The GCP LCC vision is a sustainable landscape of

natural and cultural resources in the Gulf Coast Prairie geography

that is resilient to the threats and stressors associated with

climate and land use changes. 

Conservation on Southeast Private Lands, a SEAFWA Symposium

Date: 12/13/17

The following summary provides highlights from a very successful private lands symposium held October 30th in Louisville KY at the SEAFWA Conference. The session wrapped up with a panel discussion, described FIRST below. The panel was preceded by a series of presentations intended to build a thought process and message. The panel consisted of ranchers and forest landowners, as well as people who have extensive experience working with private landowners. They discussed ideas on how to make conservation valued and accessible to "working lands" in the Southeastern US. The following is a summary of that symposium:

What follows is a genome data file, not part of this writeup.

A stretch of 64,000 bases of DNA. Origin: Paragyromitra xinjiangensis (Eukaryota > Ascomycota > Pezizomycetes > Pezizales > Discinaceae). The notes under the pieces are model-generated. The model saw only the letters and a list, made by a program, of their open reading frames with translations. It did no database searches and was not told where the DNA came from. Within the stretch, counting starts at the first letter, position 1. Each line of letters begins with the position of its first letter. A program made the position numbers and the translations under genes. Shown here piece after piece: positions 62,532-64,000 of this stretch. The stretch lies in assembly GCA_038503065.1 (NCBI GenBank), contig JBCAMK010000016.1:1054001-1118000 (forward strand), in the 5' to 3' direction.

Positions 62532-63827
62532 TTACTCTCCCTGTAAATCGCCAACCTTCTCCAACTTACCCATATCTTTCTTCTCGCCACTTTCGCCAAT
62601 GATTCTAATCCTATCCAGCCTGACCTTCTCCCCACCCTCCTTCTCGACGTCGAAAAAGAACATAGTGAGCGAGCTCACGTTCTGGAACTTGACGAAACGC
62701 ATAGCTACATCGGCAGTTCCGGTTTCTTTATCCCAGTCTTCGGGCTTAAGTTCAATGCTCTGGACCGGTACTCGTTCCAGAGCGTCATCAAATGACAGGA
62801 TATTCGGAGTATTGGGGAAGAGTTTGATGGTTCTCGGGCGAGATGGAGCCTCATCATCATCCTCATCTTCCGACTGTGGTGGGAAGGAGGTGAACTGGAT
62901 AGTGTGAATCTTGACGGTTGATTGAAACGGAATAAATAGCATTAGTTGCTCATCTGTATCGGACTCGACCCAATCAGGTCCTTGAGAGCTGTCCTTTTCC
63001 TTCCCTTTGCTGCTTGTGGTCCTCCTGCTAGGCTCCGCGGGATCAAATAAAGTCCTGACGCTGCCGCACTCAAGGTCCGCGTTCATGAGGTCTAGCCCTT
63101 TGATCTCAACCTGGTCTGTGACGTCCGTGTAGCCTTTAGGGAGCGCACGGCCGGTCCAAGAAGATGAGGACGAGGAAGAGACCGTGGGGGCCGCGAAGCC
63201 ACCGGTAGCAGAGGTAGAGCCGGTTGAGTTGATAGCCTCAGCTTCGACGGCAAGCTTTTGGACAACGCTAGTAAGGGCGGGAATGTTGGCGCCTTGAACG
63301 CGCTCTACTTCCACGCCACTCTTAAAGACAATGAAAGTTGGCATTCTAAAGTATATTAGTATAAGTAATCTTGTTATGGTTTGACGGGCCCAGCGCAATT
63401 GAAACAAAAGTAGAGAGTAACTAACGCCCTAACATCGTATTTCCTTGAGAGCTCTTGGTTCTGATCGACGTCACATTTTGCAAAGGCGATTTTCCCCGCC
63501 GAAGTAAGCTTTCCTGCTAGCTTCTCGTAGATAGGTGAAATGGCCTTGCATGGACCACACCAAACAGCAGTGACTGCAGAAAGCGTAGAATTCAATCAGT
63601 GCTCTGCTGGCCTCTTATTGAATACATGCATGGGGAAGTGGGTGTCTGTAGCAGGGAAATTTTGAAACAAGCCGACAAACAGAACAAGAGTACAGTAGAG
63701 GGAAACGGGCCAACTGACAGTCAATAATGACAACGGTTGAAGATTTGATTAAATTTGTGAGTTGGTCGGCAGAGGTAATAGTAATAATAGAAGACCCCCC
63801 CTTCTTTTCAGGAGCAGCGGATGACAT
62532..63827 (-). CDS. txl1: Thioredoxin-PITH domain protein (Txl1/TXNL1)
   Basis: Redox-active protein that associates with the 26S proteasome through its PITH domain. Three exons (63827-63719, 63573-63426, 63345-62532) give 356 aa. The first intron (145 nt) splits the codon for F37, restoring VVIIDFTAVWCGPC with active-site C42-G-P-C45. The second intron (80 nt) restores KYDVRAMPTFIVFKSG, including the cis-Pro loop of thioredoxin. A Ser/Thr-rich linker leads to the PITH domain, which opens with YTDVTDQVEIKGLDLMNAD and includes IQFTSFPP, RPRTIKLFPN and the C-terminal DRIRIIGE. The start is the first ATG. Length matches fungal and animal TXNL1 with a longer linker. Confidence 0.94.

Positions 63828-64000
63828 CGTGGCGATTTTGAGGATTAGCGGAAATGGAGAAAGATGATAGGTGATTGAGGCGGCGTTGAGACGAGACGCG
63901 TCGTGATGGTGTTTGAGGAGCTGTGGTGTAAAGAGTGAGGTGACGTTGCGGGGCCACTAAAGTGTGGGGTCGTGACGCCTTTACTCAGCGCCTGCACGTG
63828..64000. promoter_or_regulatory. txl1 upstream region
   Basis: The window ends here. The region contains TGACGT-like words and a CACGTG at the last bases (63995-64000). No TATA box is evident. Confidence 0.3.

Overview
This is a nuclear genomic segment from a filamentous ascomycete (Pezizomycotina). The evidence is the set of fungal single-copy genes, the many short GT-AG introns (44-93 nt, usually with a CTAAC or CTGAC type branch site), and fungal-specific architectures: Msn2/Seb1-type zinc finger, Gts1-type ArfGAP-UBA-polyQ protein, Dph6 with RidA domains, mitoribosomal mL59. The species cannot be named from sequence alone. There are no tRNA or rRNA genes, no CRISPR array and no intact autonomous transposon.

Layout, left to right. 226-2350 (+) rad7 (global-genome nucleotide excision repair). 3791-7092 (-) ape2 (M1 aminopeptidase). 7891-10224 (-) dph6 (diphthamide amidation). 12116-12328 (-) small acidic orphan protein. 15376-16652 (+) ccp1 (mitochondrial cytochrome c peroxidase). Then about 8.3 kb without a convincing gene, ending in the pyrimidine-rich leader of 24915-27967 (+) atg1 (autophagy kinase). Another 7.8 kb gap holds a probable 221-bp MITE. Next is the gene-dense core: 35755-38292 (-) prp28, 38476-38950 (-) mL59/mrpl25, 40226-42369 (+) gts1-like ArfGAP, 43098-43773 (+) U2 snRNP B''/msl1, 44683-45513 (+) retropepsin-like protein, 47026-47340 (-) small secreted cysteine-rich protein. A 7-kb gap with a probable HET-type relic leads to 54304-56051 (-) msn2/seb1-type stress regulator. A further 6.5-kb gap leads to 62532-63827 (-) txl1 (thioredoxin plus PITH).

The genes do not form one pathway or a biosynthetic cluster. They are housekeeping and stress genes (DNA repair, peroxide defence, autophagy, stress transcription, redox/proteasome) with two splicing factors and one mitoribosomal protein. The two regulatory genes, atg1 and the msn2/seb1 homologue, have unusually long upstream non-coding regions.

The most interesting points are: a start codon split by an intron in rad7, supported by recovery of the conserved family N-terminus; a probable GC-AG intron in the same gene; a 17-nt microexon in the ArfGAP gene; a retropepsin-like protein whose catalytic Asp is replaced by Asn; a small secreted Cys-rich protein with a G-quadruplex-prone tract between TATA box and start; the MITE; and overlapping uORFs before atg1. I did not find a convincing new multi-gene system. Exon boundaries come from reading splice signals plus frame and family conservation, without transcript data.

Panel Discussion: Landowner Perspectives on Conservation Partnerships to Sustain Working Landscapes for People and Nature - Avenues for Conservation Success.

Technical assistance is important. Human dimensions positions will help agencies to be more effective in delivering programs that private landowners want. When landowners recommend to the legislature, that carries more weight than when an agency does.

The motivation of investors is NOT to be exposed to regulatory risk, such as Red-cockaded Woodpecker, which will affect our forestry. The key question is how can practices work for working lands and for species?

Presentations on working with private landowners

The Coastal Headwaters Longleaf Forest: Restoration and Conservation in a Working Longleaf Pine Forest - “The Right Acres in the Right Place at the Right Time” Victoria Lockhart of RMS provided the keynote address highlighting benefits of the Coastal headwaters partnership :

Joint Venture Partnerships developed through Science and Conservation Delivery to Willing Landowners: Keys to Long-Term Success

Preparing Communities for Environmental Change: Human Dimensions Research for the Lower Wabash River Landscape Conservation Design.

SECAS Engagement Strategy: Successful models:

SECAS represents a creative conservation strategy in several ways:

Broader lesson: How you do engagement depends on how you want to do conservation – important to be clear about what you’re trying to accomplish.